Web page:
John Stockton was the everyman superstar. He wasn't big or fast and would never claim to be, but he was made to play point guard. He saw plays before they developed and always looked for the open man. There was no element of surprise in his game. Teams knew he and Karl Malone would run their two man sets, but none of them could stop it.
Stockton seemed uncomfortable in the spotlight. He didn't have a shoe contract and didn't do many endorsements. During the 1992 Barcelona Olympics, rather than wade through the giant crowds he knew awaited, he took his family off the team bus, and went sightseeing. At just 6'1" and 175 lbs, he could simply blend into the crowd. But on the court, he was never afraid to set a hard pick or throw a few elbows against much bigger players.
He ended his career as the NBA's leader in assists and steals. And while not known for scoring, he finished with 19,000 career points. He was never flashy, but always solid. And in today's NBA where fundamentals are seemingly a lost art, John Stockton showed how valuable fundamentals are and will continue to be.
4. Allen Iverson - Philadelphia 76ers, Denver Nuggets, Detroit Pistons, Memphis Grizzlies
Unfortunately, for Allen Iverson, his "we talkin' about practice" soundbite has been used by many to illustrate what went wrong with the NBA in the early 2000's. And it's a real shame. Because those who decried the NBA's hip-hop era missed out on one of the most competitive and fearless players in history.
He was listed at 6'0" but was closer to 5'10" and looked every tiny bit of his 165 lbs. He used his speed and smarts to maneuver past the redwoods of NBA front courts. And after every ridiculous twisting shot, he'd crash down to the floor, battered and bruised, but ready to do it all over again. He won the league MVP in 2001 and carried a subpar 76ers roster to the NBA Finals.
He may have hated practice, but nobody gave more of himself to win a game than Allen Iverson. He had tons and tons of guts.
3. Charles Barkley - Philadelphia 76ers, Phoenix Suns, Houston Rockets
Simply put, Charles Barkley should never have been what he became. He was a 6'4" power forward, built like a bakery truck, and very familiar with its contents. But he routinely grabbed rebounds away from much taller players, ran down the floor like a Corvette, threw behind the back passes, shot clutch threes, and ended coast-to-coast fast breaks with thundering slam dunks. He is one of only four players with at least 20,000 points, 10,000 rebounds and 4,000 assists in NBA history. (Kareem Abdul-Jabbar, Wilt Chamberlain, Karl Malone)
On the court, Barkley wasn't afraid to show his emotions. In 1990, he started a fight with the Detroit Pistons that fell into the stands. The next year, he spit at a heckler that accidentally hit a young girl nearby. Off the court, Barkley was just as dichotomous. He gambled, drank, and partied, but was incredibly generous to staffers, waiters, and vendors. He sought out the family from the spitting incident and maintained a good relationship with them. And in 1993, he shot his unforgettable "I Am Not A Role Model" commercial for Nike where he said famously said, "Just because I dunk a basketball doesn't mean I should raise your kids."
Barkley is brash and kind, tough and complimentary, thoughtful and unapologetic, and still, one of the most popular players in NBA history.
2. Karl Malone - Utah Jazz, Los Angeles Lakers
If you watched any NBA basketball in the 1990's, the phrase, "Stockton to Malone" is very familiar to you. It felt wrong to separate John Stockton and Karl Malone on this list considering how intertwined their careers were. But as great as Stockton was, Malone was truly unique at his position.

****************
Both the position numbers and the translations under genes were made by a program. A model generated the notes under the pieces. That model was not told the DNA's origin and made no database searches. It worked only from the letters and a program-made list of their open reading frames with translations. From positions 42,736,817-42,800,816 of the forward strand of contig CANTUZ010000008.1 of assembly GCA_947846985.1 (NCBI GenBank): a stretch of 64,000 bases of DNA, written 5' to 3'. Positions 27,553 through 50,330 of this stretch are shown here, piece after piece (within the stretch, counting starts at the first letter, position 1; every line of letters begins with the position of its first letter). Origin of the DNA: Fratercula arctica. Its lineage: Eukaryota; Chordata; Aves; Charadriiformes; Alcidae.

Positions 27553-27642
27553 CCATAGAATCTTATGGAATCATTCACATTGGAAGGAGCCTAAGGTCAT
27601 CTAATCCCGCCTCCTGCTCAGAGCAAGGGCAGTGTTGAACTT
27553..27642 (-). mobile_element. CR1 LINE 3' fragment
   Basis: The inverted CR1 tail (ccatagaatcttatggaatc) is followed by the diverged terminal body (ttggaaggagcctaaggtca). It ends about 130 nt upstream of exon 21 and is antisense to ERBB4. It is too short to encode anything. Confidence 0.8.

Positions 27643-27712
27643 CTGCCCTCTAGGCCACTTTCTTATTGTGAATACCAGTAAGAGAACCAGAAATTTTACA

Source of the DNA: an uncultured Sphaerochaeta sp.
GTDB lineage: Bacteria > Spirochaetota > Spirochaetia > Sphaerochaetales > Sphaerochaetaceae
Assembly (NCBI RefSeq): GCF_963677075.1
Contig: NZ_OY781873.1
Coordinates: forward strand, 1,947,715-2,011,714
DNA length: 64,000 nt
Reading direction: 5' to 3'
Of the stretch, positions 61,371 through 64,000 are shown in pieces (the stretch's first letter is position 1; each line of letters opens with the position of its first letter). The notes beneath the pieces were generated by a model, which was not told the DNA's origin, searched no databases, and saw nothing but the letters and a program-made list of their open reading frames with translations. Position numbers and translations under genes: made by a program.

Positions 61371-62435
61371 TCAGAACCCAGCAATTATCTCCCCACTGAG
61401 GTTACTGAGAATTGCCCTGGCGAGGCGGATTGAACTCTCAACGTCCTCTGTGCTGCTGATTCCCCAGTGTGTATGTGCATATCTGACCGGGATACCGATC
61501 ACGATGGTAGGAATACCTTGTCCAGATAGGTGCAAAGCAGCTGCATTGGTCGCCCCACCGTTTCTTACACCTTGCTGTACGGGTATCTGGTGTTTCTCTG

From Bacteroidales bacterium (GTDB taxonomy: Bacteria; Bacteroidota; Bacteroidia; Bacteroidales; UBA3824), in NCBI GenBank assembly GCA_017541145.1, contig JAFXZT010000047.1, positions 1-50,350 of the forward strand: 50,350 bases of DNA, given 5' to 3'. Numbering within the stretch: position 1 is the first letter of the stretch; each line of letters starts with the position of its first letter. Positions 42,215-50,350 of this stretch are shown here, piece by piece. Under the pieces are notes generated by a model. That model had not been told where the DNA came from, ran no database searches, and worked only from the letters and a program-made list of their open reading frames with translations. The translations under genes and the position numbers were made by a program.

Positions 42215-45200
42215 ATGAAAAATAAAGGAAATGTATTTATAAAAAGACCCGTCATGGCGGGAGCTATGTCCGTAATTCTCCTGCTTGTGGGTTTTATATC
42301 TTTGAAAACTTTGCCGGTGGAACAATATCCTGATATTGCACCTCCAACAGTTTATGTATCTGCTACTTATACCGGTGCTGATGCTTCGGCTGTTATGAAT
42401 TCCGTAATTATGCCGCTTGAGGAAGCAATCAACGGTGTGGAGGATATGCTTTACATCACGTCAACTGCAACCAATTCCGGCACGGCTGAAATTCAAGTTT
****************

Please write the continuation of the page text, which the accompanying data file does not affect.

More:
He was 6'9", 265 pounds, and built like Hercules. He was a powerful force that played with fluidity and grace. "The Mailman" was a solid defender and finished as the all time leader in defensive rebounds. Greater still was Malone's commitment to his game. He started as a poor free throw shooter and ended with a career mark of 74%. He relied less on his brute strength in the paint to score and added a deadly face-up jumper that was good from 20 feet. He was one of the first NBA players to implement a workout regimen that was more affiliated with bodybuilders. As a result, he only missed ten games in his eighteen year career.
Malone's teams made the playoffs every season with postseason averages of 24.7 points per game and 10.7 rebounds and finished his Hall of Fame career with averages of 25 points, 10 rebounds, and the second most points in NBA history.
1. Elgin Baylor - Minneapolis/Los Angeles Lakers
Most of Elgin Baylor's extraordinary career came in the years before the NBA had a wide exposure on television. But those who played with and against him all say that Baylor was basketball's first true innovator and one of the greatest players of all time.
Before he came along, basketball was mostly a ground game. Players moved quickly, passed the ball, and fired set-shots at the rim. Baylor took the game into the air. He introduced the concept of "hang time" before anyone even knew what to call it. He wowed fans and opponents with his aerial displays decades before Julius Irving and Michael Jordan did.
Baylor was the first non-center that dominated games. He scored 55 points in a game as a rookie, the third highest ever. In his second season, he scored a then record 71 points against the New York Knicks. He topped 50 points seventeen times in his 14 year career including a memorable 61 point outburst against the Boston Celtics in 1962, still the highest total in an NBA Finals game.
Perhaps the only thing more heartbreaking than Baylor's 0-8 record in the NBA Finals is seeing that the indelible mark he left on the game has been largely forgotten. The high-flying players all owe Elgin Baylor, the most under appreciated superstar in NBA history, a debt of gratitude.
Agree with my top 10? Who would you add? Comment below.